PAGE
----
II.a Fucked Up

In 2006, Gianluigi Ricuperati’s Fucked Up was published in Italy. The book’s title uses an expression from American slang that stands for all that is completely rotten. The book included a collection of photos taken in Iraq and Afghanistan by American soldiers and initially made public on a Web site (www.Nowthatsfuckedup.it). Here’s the story: in 2003 American entrepreneur Chris Wilson created a pornographic website with amateur images spontaneously submitted by anonymous contributors. When the United States went to war, Wilson gave soldiers on the front the opportunity of accessing his porn Web pages in exchange for photographs taken from the battlefield. After a few months, Wilson had collected about a thousand shocking war photos.

The operation went on until the American police shut down the website and issued a warrant for the arrest of Wilson.

What, then, of the images themselves? Several of them show destroyed villages, demolished buildings, overturned statues and other dismantled symbols of authority and power. Other pictures show female soldiers with machine guns between their naked legs or male and female soldiers engaging in sexual activities. There are photos of marines aiming rifles at Iraqi and Afghan rebels and of dead insurgents whose bodies are either riddled with bullets or mangled from explosions. Nowhere has the proximity of shooting a picture and a rifle been closer, the rifle’s gun sight dovetailing with the camera’ s viewfinder (Fiorentino 2004). (fig. 1)

Figure 1

Photos from Fucked Up

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Pictures become trophies or else burning wounds inflicted on the viewer’ s eyes. Of course, just like the viewfinder the gun sight limits: it chooses a detail within an otherwise continuous space. To some extent the detail is thus dematerialized, alienated from its context; it loses its initial function and gains an unexpected one. The same phenomena repeats itself when the images get displaced, moving from the digital camera’ s LCD to the image flow of the Internet all the way to the pages of a book.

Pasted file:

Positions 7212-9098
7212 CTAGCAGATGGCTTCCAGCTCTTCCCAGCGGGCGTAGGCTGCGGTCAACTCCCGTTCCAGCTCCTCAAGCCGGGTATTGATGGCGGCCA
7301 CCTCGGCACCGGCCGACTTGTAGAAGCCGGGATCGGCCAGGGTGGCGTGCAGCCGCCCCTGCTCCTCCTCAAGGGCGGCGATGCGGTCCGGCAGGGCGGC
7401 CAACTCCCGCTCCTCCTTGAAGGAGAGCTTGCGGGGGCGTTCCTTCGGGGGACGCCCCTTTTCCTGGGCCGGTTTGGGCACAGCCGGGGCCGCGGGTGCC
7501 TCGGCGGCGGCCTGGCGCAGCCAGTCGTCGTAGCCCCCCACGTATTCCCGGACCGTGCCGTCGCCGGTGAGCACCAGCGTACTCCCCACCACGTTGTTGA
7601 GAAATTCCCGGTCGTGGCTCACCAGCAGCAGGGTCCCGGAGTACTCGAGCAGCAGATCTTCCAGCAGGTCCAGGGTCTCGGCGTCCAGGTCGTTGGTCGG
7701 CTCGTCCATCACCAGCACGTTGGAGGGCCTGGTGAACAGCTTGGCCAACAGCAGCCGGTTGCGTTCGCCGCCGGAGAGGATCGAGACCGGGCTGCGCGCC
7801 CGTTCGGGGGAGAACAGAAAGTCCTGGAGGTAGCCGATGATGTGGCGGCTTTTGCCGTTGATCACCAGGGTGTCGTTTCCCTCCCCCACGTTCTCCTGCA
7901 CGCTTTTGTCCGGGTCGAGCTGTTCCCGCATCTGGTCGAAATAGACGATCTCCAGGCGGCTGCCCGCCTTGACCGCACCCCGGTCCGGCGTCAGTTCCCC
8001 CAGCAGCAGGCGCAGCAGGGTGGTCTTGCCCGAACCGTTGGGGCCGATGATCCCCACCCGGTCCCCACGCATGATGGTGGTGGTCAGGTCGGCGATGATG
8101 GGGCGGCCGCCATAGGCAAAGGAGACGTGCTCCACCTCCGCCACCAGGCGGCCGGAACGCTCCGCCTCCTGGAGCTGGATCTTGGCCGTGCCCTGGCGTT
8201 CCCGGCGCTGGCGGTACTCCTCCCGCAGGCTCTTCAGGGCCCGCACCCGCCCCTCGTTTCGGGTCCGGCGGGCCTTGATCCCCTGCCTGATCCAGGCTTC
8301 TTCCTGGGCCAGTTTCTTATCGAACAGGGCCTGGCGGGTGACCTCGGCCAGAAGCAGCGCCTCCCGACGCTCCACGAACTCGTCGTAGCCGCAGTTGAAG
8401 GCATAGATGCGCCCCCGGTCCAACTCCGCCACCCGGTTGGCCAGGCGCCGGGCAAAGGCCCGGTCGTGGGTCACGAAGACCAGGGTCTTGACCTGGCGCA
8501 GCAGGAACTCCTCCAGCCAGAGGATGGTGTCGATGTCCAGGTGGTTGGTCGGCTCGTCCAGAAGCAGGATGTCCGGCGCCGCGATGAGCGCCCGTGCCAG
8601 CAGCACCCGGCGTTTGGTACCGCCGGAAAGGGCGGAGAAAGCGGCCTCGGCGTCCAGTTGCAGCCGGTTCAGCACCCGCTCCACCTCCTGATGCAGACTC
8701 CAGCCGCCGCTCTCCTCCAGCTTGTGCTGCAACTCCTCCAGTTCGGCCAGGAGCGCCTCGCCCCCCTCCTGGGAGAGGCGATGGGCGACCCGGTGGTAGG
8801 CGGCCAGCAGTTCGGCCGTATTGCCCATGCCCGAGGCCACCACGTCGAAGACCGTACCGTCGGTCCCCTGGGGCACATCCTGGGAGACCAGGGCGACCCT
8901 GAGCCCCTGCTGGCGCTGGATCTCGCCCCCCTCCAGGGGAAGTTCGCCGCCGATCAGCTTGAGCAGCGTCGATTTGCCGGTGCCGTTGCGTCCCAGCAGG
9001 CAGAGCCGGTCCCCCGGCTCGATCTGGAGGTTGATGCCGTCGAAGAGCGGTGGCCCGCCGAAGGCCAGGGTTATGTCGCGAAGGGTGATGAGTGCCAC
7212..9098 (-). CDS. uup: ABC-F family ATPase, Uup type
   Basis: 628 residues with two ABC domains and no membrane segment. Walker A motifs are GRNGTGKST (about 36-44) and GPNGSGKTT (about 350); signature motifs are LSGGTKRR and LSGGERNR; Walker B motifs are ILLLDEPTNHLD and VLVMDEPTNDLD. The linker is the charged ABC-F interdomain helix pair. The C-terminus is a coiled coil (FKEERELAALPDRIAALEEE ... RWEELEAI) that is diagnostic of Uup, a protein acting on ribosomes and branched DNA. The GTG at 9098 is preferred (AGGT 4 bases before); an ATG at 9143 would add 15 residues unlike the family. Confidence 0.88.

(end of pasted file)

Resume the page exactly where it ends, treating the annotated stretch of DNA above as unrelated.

The images printed in Fucked Up raise several issues. First, there is the matter of Chris Wilson’s arrangement with soldiers on the front, swapping war photos against pornographic pictures. Secondly, there is the issue of the content of these images, as they show the horrors of war: destruction, dismembered corpses, etc. Such gruesome content is usually avoided or censored in the deluge of images we witness daily. Indeed, these photo suggest a third issue, namely that U.S. media refrained from showing any of them when Wilson’s story broke out. This leads us to consider not just the deeprooted bonds that exist between media and power, but also that censorship — and its opposite: revelation — equally entail the concept of limit. Finally, there is the fact that the American government and the military were sufficiently concerned by the online circulation of these images to charge Wilson — somewhat ironically — of offending decency.

This passage from an interview with Wilson’s lawyer is revealing:

There are no obvious differences between the pornographic images contained on [Wilson’s] website and those contained in thousands of other sites. Moreover I should point out that my client never edited anything: the users of the site sent the photos spontaneously and they are the only makers of the site itself. The images came from all over the world. […] Claiming, as the county of Polk does, that this material is obscene is the same as claiming that human nature is obscene. Whether [the county] likes it or not, this is the world we live in, […] The military brass began complaining that the photos gave out information about military operations in Iraq even though they were all in conformity with the wishes of the Bush administration that the Iraqui Freedom operation not be shown. The next thing that happened is that, within a matter of months, Wilson wound up in jail. I don’t know if there is a link between these matters.